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Inspiring Sustainability Through Art
Jason DeCaires Taylor is an internationally acclaimed eco-sculptor who creates inspirational underwater sculptures that promote the regeneration of marine ecosystems whilst using art as a narrative to convey hope and awareness to the plight of our planet. The underwater installations enhance the rejuvenation of the marine ecosystem whilst providing a platform to demonstrate the positive impact mankind can have addressing key environmental threats.
The site-specific, permanent works act as artificial reefs; attracting corals, increasing marine biomass and aggregating fish species, while crucially diverting tourists away from fragile natural reefs and thus providing space for their natural renewal. Since 2006 Jason has created and founded two large scale underwater museums.
INERTIA shows the human ability to live within a bubble. This tunnel-vision piece aims to immortalise our general apathy toward global warming.
THE LOST CORRESPONDENT informs the rapid changes in communication between generations. Taking the form of a traditional correspondent, the lone figure becomes little more than a relic, a fossil in a lost world.
Grenada, West Indies: First Installation 2006 Underwater Sculpture Park consisting of 65 public works spread throughout a coastal bay, covering an area of 800sq metres. Supported by the Grenada board of Tourism and the Ministry of Fisheries, the park currently receives around 20,000 visitors a year to a site that was never previously visited. The Park is located two miles north of the capital St Georges, the Bay suffered considerable storm damage in recent years and the placement of an artificial structure has provided a new base for marine life to proliferate.
THE SILENT EVOLUTION
Cancun, Mexico: First Installation 2009 Museo Subacuático de Arte (MUSA) consists of 486 individual sculptures placed in two underwater “Salones” situated within the Parque Nacional Costa Occidental de Isla Mujeres, Punta Cancún y Punta Nizuc. Commissioned by the regional government the Museum is listed in the top 5 Caribbean snorkel destinations and currently receives around 150,000 visitors each year. The Park demonstrates the interaction between art and the environment whilst forming a complex reef structure for marine life to colonise, inhabit and increase biomass on a grand scale. The installations occupy an area of over 420sq metres of barren seabed and weigh over 200 tons.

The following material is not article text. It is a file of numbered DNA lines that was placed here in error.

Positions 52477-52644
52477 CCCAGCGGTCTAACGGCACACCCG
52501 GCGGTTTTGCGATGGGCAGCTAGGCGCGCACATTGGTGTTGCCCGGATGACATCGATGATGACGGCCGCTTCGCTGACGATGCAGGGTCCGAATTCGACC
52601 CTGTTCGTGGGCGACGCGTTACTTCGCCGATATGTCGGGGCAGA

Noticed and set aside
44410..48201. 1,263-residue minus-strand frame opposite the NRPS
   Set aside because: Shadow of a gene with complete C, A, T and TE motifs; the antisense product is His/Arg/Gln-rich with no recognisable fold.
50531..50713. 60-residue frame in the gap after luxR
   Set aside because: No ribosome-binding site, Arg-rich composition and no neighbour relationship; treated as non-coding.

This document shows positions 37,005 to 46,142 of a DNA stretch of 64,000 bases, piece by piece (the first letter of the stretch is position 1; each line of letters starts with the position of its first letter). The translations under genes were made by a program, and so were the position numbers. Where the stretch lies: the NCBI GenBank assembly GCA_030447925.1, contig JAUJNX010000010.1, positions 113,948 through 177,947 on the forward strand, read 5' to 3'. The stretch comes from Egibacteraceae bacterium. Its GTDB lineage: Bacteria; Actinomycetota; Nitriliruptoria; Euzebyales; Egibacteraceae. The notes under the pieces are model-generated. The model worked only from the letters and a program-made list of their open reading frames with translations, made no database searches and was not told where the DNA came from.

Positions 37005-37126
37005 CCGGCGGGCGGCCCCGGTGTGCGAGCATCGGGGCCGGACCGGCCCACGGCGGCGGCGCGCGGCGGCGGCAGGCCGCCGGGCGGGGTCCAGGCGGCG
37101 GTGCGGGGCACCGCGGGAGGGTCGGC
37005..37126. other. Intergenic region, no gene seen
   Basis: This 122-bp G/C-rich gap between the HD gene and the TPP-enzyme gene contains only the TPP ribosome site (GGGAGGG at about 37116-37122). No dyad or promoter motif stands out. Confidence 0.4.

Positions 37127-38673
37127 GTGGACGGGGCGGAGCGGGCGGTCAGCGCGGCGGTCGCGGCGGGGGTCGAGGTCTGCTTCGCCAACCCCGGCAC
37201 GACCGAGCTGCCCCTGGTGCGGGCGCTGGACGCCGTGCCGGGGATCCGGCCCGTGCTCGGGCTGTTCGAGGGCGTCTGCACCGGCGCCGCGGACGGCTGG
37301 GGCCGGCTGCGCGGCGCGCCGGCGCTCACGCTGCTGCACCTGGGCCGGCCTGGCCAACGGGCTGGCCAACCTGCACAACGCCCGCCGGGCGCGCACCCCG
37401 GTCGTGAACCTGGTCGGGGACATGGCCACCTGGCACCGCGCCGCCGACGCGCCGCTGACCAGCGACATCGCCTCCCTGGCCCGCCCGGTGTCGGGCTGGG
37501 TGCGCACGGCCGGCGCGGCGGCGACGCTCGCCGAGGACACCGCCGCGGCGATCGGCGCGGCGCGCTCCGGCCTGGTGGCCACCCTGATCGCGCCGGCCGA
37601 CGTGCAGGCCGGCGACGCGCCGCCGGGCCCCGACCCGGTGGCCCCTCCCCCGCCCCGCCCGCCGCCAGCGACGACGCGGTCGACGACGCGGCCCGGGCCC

Installation Benefits: • The creation of an artificial reef to increase overall marine biomass. • A protective area for marine species to reproduce and take refuge. • Divert tourists away from natural areas minimizing human impact. • Educate and engage residents and tourists of the threats. • An opportunity for marine research and collection of field data.
The Development of Coraline Algae (the foundations of a coral reef) over 2 year period, Cancun Mexico.
Life Cast populated with pink sponges after 18 months, Cancun Mexico.
Europe’s First Underwater Museum of Art: We are pleased to announce plans to build the first underwater contemporary art museum in Europe and the Atlantic Ocean. Situated in turquoise clear waters off the coast of Lanzarote, Spain, the installation will be constructed at around 12m deep and accessible to snorkelers, divers and observers in glass bottom boats.
The concept, centered around a gateway and division, will include a variety of installations based on the dialogue between past, present and current divisions within society. It will feature at its heart an underwater botanical sculpture garden referencing local flora and fauna. The project, drawing on the dialogue between art and nature, is designed to create a large scale artificial reef whilst questioning the commodification of the World’s natural resources and land masses. The Museum will be constructed using tried and tested, environmentally friendly, pH neutral materials and the formations will be tailored to suit endemic marine life. The project will be the first time that large scale architectural elements have been deployed underwater and occupy an area of barren sea bed approximately 100m x 100m